Bus drivers’ vaccine ‘priority list’ snub claim

Fresh concern for transport workers after tragic first-wave deaths

Friday, 11th December 2020 — By Calum Fraser and Helen Chapman

James Rossi

James Rossi: ‘We are going to be more and more exposed to the virus’

BUS drivers say they have been snubbed again over protection from the coronavirus after not being included on the government’s vaccination “priority list”.

They warned that transport workers would still be facing conditions that make them ­vulnerable for months, before being eligible for the new jabs. The first Pfizer-BioNTech coronavirus vaccinations were given to patients on Tuesday in a moment health secretary Matt Hancock dubbed “V-day”.

But for many the triumphalism rang hollow as Covid-19 cases started to rise in London again, and doubts were cast over the fairness of the list drawn up by government officials over who should receive the vaccines first.

James Rossi, who drives the number 340 bus, said: “In light of the fact that we deal with between 300 to 400 people a day, and things are especially busy now as people are doing their Christmas shopping, we have to be on that priority list for the vaccine. We are going to be more and more exposed to the virus.”

Bus driver Emeka Nyack-Ihenacho died during the first wave of the pandemic

Those aged over 80, care home residents and NHS staff are set to be the first to receive the jab. Two drivers from the ­Holloway bus garage, Emeka Nyack-Ihenacho and Win Tin Soe, died during the first wave of the pandemic when London Mayor Sadiq Khan and outsourced bus operators faced criticism for leaving drivers “exposed” in “filthy” and crowded vehicles.

Mr Rossi was backed by the Holloway depot’s Unite the Union representative Craig Johnson. The father-of-three, who drives the 271, said: “We haven’t heard anything yet [about driver vaccinations].

“We are on the frontline, so it would be nice to be told something. Questions are floating around. Drivers are asking management. But nothing has come back.

“We figured we should get the vaccine because we are on the frontline. It feels like we have been thrown to the side again. Of course, the physically vulnerable should be getting the vaccine first, but what about those who are vulnerable because of their work?”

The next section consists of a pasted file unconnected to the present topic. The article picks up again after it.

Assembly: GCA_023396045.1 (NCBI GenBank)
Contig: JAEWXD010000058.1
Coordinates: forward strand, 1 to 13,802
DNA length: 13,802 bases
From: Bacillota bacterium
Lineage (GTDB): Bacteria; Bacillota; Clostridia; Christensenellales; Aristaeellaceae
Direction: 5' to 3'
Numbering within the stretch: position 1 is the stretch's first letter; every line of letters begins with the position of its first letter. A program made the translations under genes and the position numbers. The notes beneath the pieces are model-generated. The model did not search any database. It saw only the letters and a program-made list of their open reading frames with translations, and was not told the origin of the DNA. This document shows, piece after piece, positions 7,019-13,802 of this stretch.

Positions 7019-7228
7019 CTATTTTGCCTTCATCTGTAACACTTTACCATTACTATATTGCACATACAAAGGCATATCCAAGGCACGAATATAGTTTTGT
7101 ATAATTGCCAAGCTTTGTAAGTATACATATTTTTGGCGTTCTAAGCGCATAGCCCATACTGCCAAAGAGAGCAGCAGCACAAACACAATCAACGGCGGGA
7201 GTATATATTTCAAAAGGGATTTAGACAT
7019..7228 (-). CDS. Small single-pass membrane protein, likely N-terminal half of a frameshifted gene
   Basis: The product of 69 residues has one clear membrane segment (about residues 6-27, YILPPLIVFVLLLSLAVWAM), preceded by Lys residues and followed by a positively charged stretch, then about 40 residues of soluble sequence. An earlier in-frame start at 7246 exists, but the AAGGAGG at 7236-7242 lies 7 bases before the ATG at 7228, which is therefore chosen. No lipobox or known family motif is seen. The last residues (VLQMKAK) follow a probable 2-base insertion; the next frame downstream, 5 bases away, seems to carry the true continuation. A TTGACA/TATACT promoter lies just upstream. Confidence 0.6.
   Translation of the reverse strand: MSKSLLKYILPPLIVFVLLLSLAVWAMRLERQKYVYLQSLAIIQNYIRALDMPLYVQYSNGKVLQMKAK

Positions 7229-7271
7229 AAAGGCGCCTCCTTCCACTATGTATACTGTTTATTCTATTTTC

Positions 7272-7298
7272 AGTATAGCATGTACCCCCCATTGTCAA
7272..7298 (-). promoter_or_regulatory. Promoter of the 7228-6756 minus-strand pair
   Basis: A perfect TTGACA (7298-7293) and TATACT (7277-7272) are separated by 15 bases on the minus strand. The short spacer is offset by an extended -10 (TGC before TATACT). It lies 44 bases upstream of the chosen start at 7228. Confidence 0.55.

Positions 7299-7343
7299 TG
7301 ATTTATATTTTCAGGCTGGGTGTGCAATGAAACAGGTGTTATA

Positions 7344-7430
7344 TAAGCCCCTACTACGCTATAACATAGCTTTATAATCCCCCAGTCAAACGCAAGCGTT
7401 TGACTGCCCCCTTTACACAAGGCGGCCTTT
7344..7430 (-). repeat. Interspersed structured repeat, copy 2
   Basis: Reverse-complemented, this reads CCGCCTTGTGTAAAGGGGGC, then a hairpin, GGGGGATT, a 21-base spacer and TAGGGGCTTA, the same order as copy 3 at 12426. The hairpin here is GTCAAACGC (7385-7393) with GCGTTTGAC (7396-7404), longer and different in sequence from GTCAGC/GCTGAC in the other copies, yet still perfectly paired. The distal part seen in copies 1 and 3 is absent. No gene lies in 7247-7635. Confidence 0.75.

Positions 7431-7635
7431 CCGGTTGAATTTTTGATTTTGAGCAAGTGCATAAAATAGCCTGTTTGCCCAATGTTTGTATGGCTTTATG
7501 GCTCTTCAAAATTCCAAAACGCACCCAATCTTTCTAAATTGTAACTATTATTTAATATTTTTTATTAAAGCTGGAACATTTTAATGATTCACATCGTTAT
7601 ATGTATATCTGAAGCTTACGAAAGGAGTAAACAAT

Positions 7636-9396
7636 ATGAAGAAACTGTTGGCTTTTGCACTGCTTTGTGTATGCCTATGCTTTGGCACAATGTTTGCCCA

London Mayor Sadiq Khan

The priority list is predominantly based on age, with under-50s who don’t have serious underlying health conditions set to be the last to receive the jab, regardless of the risks their occupation may pose.

Mr Rossi warned that many of his colleagues are on low wages, living in poor quality housing and also from black, Asian and minority ethnic (BAME) backgrounds.

A Public Health England report earlier this year found people of BAME backgrounds have suffered disproportionately with the virus.

Mr Johnson, a driver for 22 years and of Afro-American descent, said: “I’ve got a wife and three kids and everyone is worrying. The kids ask me, ‘Is it safe to go out?’”

Last week Britain became the first western country to approve a Covid-19 vaccine.

Regulators approved the Pfizer-BioNTech jab, which requires two doses 21 days apart, after it was found to be 95 per cent effective in preventing the virus. Questions remain, however, about whether immunity lasts for more than six months.

A spokeswoman for the Mayor of London said: “Sadiq [Khan] has been clear that he wants to be actively involved in discussions with the government to ensure the needs of all London’s communities are met, and will be writing to the Health Secretary and the Joint Committee on Vaccination and Immunisation asking for public-facing workers, including frontline transport staff, to be part of the prioritisation process.”

Professor Wei Shen Lim, chairman of the Joint Committee on Vaccination and Immunisation (JCVI), said: “The JCVI’s advice on Covid-19 vaccine prioritisation was developed with the aim of preventing as many deaths as possible. As the single greatest risk of death from Covid-19 is older age, prioritisation is primarily based on age.
“It is estimated that vaccinating everyone in the priority groups would prevent 99 per cent of deaths, including those associated with occupational exposure to infection.”

A Metroline spokesman said: “We do not under­estimate the challenging task of the government in managing the distribution of vaccines throughout the UK but maintain that our drivers should be given priority access to the vaccine along with other key workers.”

• Mr Johnson’s name was altered at his request.

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